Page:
me with original Leaves of Grass diptych

me with original Leaves of Grass diptych

Chapter Three: A Big Giant Mistake

 

I got the contract emailed, the art consultants paid me to get started, and I began happily painting away. No, it's never that simple, is it? My car at the time could only accommodate ONE 48x60 canvas at a time, so my husband, who has an extra large truck bed, had to drive me to the art supply store to buy the two canvasses. I really enjoyed the initial stage of painting. As you can see in the photo below, my favorite method to work involves toning the canvas and then wiping away the light areas with rags. This places all the shapes, establishes the value range and light source and creates interesting, exciting little marks and suggestions of foliage. After this initial stage, it's as if everything is in there and I just have to pull it out.

After many hours, starting with the background and working forward into the hundreds or thousands of blades of grass, it was check in time. Per our contract, I was to send a photo of the project at the halfway point. Imagine my absolute horror when I received the following email from the art consultant: "Rani, it looks beautiful, but you do realize it's supposed to be horizontal?" What? Let me read that again! And slowly it dawned on me: I had just assumed that, since they had based this commission on my vertically-oriented diptych, this would just be a larger version of it. I had not read the fine print in the contract due to being in such a hurry to get it signed and returned, and it clearly stated two horizontal 48x60s.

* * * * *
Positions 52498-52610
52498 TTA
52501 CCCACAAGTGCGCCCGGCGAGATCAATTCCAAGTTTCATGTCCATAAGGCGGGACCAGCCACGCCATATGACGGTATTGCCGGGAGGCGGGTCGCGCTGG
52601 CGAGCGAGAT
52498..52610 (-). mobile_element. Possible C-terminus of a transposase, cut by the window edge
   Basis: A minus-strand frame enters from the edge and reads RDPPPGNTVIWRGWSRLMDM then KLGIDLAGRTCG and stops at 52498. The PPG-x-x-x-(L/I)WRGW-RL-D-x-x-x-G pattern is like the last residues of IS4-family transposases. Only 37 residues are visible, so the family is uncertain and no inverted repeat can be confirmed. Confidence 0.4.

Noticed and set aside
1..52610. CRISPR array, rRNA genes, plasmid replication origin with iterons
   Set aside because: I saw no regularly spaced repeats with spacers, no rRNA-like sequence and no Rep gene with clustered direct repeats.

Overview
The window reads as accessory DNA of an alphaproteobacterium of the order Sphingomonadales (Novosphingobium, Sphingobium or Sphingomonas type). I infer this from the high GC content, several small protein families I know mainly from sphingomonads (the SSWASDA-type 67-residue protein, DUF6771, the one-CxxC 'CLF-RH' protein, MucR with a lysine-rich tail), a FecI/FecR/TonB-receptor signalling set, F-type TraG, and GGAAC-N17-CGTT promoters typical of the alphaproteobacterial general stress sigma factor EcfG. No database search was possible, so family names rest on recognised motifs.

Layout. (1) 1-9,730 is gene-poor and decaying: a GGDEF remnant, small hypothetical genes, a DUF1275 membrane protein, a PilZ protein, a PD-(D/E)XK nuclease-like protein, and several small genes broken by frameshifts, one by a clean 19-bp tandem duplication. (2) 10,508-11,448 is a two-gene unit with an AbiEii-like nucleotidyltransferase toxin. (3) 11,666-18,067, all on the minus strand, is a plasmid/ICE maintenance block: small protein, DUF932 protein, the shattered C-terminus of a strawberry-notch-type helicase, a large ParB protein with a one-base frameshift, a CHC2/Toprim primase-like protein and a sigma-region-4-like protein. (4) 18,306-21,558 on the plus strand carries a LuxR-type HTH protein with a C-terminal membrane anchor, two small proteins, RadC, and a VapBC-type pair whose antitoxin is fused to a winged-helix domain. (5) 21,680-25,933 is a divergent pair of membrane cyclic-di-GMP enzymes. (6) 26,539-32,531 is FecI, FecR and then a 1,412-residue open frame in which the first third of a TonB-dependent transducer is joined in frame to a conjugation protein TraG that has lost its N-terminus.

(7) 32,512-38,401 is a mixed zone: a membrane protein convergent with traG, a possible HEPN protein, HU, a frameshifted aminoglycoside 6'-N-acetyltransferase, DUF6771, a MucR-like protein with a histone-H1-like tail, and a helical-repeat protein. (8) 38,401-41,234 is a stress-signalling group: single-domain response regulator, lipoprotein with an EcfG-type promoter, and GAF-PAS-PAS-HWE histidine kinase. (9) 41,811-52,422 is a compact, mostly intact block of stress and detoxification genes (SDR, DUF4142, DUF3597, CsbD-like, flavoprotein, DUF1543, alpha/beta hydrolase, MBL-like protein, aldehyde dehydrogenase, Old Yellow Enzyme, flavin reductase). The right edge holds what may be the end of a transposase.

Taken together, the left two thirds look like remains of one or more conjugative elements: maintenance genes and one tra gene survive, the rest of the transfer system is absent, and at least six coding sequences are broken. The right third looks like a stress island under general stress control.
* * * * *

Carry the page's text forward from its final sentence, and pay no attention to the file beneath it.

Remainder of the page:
project in progress. Notice the VERTICAL orientation!

project in progress. Notice the VERTICAL orientation!

Well with no time to waste, I grieved for about a minute and then moved my Big Giant Mistake Diptych to an unused bedroom with the other unsold 48x60s (yes, there are others!). Had to go buy two new canvasses.  But wait! My local store only has two, and one of them is damaged! Had to hunt some down online...I live in a rural area and had I not been able to find two that large, I would have had to get them in Atlanta with another day used up. My sweet husband and his big truck drove me down to a store in Albany Georgia which had what I needed. I painted my hands off: it was difficult having to paint individual blades of grass several feet tall on such a large painting. I painted the edge of a metal yardstick and pressed it onto the painting to make the stems of the weeds straight...and there was twice as much grass to paint now because of the horizontal orientation. But I finished in time! We drove down to the new, vast hospital complex and met up with the art consultants who were on their last day of hanging the artwork. Though a diptych, the two paintings were going to be hung in their own niches separated by a section of wall. It was very gratifying to be present while they were hung and the art glowed coming down the hallway. It was a successful project, not my first, but my largest, and I'm looking forward to more. I have proposals in place with the same hospital's new cancer center and with the same consulting firm for a hospital elsewhere in Florida. We shall see.

But what happened to the Mistake Diptych?  "Leaves of Grass III" is consigned at Stellers Gallery in Ponte Vedra Beach, Florida, and I've got my fingers crossed that they will find it the perfect home!

The moral of this story:  Always read the fine print.

installation view, "Leaves of Grass II" at Baptist South Medical Center, Jacksonville, Florida

installation view, "Leaves of Grass II" at Baptist South Medical Center, Jacksonville, Florida